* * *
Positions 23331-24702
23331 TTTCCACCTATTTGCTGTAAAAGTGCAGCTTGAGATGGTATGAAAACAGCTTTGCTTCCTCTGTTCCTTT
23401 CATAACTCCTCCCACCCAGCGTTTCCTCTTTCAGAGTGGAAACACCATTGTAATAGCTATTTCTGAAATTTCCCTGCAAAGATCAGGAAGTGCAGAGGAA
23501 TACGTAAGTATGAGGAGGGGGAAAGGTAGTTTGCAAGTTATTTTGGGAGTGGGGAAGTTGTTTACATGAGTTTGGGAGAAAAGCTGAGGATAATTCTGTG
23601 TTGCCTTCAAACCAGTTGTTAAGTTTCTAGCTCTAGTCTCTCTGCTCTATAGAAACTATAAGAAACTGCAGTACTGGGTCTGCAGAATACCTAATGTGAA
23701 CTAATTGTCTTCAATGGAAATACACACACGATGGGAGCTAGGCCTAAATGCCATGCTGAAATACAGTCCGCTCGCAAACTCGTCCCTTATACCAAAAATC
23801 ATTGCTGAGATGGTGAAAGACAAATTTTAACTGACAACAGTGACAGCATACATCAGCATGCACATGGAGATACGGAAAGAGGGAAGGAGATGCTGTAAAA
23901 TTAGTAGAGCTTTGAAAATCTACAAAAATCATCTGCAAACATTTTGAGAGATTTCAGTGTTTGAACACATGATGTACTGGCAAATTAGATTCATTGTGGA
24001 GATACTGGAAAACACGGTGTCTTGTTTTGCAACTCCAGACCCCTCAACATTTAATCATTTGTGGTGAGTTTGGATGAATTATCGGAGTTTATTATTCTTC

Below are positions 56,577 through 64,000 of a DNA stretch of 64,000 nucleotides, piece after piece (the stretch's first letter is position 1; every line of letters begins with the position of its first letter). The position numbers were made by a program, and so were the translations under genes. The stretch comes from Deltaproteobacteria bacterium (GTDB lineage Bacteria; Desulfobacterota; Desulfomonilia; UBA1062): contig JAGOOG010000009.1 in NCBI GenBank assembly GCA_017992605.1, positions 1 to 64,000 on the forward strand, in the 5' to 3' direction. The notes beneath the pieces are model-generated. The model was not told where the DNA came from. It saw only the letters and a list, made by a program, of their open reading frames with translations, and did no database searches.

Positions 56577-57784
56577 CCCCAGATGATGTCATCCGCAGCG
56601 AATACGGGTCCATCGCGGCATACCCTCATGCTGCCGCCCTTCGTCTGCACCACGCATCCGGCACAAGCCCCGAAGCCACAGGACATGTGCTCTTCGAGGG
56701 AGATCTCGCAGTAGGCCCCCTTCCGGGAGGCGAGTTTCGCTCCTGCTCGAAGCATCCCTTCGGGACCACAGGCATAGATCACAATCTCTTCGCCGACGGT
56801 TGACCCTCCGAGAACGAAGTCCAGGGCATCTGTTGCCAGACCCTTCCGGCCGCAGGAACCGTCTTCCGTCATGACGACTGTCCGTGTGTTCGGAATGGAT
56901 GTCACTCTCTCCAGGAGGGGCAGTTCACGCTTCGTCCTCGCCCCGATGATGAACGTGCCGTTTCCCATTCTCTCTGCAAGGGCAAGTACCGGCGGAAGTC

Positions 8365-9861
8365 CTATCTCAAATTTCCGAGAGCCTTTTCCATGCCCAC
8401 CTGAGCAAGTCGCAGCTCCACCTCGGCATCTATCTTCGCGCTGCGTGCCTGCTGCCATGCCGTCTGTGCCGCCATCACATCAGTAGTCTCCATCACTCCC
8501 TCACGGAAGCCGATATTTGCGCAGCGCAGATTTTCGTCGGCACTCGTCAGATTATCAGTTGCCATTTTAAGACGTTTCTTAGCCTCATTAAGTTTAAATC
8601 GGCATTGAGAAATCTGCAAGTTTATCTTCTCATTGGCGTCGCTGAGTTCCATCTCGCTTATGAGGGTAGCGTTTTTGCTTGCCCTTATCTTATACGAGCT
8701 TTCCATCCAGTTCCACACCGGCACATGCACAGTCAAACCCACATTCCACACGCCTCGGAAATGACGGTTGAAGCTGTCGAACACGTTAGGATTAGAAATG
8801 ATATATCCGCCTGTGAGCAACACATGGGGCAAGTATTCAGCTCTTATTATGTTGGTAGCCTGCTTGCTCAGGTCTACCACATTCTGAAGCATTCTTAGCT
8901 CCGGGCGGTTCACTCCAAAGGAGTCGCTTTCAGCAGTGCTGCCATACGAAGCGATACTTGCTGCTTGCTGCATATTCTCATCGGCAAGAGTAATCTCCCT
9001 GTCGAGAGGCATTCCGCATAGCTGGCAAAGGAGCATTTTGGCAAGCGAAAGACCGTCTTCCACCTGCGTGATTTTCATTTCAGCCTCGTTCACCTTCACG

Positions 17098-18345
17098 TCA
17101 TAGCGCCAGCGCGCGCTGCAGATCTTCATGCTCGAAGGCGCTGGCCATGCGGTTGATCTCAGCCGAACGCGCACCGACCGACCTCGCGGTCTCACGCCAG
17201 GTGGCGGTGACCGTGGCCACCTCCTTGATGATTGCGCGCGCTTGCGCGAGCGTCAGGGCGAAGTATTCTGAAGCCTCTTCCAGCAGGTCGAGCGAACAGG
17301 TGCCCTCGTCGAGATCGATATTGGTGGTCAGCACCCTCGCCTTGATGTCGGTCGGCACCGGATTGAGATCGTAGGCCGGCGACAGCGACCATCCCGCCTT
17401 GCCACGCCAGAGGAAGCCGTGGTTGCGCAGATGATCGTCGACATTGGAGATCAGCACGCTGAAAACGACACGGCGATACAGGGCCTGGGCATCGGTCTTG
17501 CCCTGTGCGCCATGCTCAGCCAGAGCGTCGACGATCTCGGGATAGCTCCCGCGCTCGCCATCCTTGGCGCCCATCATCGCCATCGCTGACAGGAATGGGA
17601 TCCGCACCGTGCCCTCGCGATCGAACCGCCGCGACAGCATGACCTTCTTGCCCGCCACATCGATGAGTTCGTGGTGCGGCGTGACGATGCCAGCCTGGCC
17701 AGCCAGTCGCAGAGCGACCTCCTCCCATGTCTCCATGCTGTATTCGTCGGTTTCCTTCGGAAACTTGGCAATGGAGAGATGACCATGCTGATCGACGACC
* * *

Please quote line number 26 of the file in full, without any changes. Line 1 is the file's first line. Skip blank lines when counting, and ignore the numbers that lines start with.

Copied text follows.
Positions 17098-18345